The Eric Bransby Mural

While a student of muralist Thomas Hart Benton in the middle of the Great Depression, Eric Bransby painted his first mural as part of the WPA program in Kansas City. He then served his country in World War II and when he returned from duty, he enrolled in the Fine Arts Center School on the G.I. Bill under the tutelage of Boardman Robinson, initially, and later Jean Charlot.

During the New Deal Era, the Fine Arts Center became a hotbed for muralists, including artists like George Biddle, Edgar Britton, Randall Davey, Ethel Magafan, Archie Musick, Robinson, Charlot, and Bransby.

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Eric Bransby Mural
April 20, 2012
5:30 p.m. in the Smith Gallery
(Glass Corridor)

So it was only fitting that the Fine Arts Center commissioned Bransby, now 94, to create a mural that tells the story of the FAC with nods to the Broadmoor Art Academy, music, dance, theatre, arts education and recognizable figures like Boardman Robinson and Martha Graham, in commemoration of the FAC’s 75th Anniversary.

Luciano Cheles, Professor of Italian Studies, University of Poitiers
Piero della Francesca’s Impact on New Deal Muralists
April 20, 2012
6 p.m. in the SaGaJi Theatre

“The mural is incredible and will be a valued reminder of our first 75 years for decades to come,” said Sam Gappmayer, FAC CEO and President.

In 1986, for the FAC’s 50th Anniversary, Bransby was tapped to completely repaint Boardman Robinson’s original 1936 frescoes on the FAC facade; over the years the Robinson frescos had faded.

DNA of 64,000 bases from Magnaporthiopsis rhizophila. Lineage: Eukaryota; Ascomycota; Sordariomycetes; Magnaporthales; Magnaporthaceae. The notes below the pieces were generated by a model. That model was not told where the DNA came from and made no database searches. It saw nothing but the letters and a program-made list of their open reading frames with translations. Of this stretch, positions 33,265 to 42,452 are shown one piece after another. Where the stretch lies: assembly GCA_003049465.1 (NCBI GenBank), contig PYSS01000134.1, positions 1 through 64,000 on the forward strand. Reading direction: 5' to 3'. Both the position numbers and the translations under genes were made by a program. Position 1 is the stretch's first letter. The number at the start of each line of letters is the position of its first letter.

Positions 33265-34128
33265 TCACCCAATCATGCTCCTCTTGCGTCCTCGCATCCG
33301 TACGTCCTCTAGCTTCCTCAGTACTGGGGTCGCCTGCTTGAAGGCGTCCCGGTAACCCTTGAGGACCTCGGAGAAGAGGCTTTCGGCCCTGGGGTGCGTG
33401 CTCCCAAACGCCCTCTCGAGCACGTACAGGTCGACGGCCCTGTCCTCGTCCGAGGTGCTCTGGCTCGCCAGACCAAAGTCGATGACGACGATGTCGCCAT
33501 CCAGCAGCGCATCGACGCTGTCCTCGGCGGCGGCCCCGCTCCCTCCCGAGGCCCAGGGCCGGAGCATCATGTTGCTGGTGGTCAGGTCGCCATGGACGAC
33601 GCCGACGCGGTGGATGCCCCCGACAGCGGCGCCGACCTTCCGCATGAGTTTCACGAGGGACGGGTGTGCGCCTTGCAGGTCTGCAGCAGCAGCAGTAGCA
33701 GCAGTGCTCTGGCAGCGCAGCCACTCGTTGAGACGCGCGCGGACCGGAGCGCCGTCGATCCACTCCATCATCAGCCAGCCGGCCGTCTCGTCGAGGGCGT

“Bransby masterfully enhanced Robinson’s original forms with his own details on the original facade,” said Blake Milteer, FAC Museum Director. “With the 75th Anniversary mural, he will bring the mural painting tradition from the original building into the FAC’s stunning new glass corridor.”

In August of 2011, Mary Ann Bransby, Eric’s wife of nearly 70 years passed away. The couple, long thought to be the last surviving students of Boardman Robinson, shared the exhibition galleries at the Fine Arts Center for a major retrospective in 2001. Eric included his wife, Mary Ann, in the 75th mural, depicting her as a student of Robinson. This was a change he made after the time of her passing.

“This is a project that has already gone very deep in impacting the lives of a small number of people in profound ways,” said Gappmayer. “I anticipate that when I look back on my career that this will be one of the things of which I will be most proud.”

Originally published in the Dec. 2011 – March 2012 edition of ArtsFocus
(Vol. 8, Issue 1) for the Colorado Springs Fine Arts Center.

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